The Devil’s Double falls into that familiar trap that ensnares so many films that are based on real-life stories. The central figure, the man whose story we see depicted, becomes little more than a passive witness to the catalog of atrocities at the center of the film. The film very quickly sets up the fact that our hero Latif has no choice but to fall into line, sacrificing his own identity and becoming both companion and double to Uday Hussein. Latif is taken away and tortured until he submits, he is shown that his beloved family, kept under watch, will be murdered in cold blood if he resists.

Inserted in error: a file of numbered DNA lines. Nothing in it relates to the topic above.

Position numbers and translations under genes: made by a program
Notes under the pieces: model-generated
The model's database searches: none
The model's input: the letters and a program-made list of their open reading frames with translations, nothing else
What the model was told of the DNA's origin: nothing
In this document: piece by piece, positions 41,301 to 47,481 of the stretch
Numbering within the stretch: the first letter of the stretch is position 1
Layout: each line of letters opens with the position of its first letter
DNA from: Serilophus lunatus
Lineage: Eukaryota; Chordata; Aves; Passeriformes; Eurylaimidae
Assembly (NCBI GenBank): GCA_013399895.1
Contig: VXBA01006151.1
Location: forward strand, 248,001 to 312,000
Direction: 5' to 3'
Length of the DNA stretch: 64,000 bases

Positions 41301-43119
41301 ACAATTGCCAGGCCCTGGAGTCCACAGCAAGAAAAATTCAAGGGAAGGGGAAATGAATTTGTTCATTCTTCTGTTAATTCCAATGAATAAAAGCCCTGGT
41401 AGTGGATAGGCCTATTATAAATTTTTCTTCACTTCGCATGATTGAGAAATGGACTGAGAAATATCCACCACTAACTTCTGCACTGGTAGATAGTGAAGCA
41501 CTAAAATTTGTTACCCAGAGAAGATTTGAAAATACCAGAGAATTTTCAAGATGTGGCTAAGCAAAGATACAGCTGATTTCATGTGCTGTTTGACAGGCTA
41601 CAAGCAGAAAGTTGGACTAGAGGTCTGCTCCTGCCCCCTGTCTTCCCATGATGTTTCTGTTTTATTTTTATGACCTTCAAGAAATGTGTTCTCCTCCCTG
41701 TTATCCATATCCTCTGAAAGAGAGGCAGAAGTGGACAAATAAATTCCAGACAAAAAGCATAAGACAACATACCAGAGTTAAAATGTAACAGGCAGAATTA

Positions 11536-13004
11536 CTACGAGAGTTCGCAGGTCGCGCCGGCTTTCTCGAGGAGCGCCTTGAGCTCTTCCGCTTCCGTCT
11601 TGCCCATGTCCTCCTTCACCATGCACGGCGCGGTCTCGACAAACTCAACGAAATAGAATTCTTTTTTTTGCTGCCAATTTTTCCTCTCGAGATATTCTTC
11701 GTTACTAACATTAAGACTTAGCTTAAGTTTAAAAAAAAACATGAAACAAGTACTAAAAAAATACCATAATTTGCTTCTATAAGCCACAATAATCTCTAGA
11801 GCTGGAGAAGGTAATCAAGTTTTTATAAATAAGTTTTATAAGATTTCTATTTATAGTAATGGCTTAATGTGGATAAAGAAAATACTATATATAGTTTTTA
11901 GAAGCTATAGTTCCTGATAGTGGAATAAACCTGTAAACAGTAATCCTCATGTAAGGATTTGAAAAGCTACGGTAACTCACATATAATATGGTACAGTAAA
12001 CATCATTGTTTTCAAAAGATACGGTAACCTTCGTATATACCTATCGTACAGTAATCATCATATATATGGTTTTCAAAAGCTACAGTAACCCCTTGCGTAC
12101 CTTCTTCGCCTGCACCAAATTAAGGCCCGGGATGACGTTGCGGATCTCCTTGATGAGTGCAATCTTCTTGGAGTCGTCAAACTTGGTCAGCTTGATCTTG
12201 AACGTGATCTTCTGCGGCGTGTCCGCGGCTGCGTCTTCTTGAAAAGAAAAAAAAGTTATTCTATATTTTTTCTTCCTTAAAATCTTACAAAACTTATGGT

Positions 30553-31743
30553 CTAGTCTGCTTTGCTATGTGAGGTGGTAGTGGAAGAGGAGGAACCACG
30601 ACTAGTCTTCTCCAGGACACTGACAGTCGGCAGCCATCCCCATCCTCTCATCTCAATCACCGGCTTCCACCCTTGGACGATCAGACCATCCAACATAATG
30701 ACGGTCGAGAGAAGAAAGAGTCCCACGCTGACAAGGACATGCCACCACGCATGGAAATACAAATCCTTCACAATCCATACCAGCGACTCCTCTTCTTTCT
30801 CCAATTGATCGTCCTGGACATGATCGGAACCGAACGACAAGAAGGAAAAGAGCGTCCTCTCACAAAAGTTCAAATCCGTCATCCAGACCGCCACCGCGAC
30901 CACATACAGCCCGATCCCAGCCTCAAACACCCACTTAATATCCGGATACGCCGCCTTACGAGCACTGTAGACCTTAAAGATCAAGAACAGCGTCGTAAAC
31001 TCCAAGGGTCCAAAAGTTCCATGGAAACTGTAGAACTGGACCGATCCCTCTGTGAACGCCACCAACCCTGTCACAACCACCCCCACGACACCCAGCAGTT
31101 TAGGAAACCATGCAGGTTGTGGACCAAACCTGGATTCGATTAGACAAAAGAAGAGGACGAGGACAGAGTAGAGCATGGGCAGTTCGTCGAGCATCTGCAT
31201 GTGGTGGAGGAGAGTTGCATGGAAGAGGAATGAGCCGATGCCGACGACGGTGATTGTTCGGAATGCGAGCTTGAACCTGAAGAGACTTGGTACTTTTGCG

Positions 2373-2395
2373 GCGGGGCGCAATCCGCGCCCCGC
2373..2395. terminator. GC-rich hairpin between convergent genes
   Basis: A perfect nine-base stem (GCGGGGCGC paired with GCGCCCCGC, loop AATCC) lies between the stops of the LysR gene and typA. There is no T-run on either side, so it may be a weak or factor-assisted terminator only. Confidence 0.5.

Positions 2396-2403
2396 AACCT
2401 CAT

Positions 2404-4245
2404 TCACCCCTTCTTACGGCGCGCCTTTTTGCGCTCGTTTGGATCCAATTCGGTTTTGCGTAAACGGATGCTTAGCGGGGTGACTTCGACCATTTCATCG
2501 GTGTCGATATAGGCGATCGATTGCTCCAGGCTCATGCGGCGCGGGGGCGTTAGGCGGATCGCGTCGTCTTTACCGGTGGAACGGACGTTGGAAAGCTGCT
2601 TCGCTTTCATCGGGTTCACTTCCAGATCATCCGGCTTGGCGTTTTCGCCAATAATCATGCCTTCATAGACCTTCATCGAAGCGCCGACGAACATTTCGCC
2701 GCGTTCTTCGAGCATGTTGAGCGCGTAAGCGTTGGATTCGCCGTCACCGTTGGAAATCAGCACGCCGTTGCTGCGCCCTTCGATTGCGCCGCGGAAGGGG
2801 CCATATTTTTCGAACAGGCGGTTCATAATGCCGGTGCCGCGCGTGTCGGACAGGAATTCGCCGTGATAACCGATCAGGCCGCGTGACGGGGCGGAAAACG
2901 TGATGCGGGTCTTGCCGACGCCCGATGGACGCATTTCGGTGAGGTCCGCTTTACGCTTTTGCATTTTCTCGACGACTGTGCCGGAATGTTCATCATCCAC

So of course he gives in. The barbers and plastic surgeons and orthodontists have at him and Latif learns to walk and talk and carouse like Uday. Beyond this, Uday accepts him almost immediately as a sort of brother and unwilling accomplice, compelling him to stand by his side and accompany him on his depraved wanderings as he hops from club to club, picking up women, snorting coke, falling into violent rages, and even—this is very hard to watch—picking up schoolgirls and casting their bodies into ditches when he has finished with them. We get the sense that Uday feeds on Latif’s outrage, that he draws energy from his thinly veiled contempt, that he needs Latif to be his silent witness even more than he needs him to serve as his double.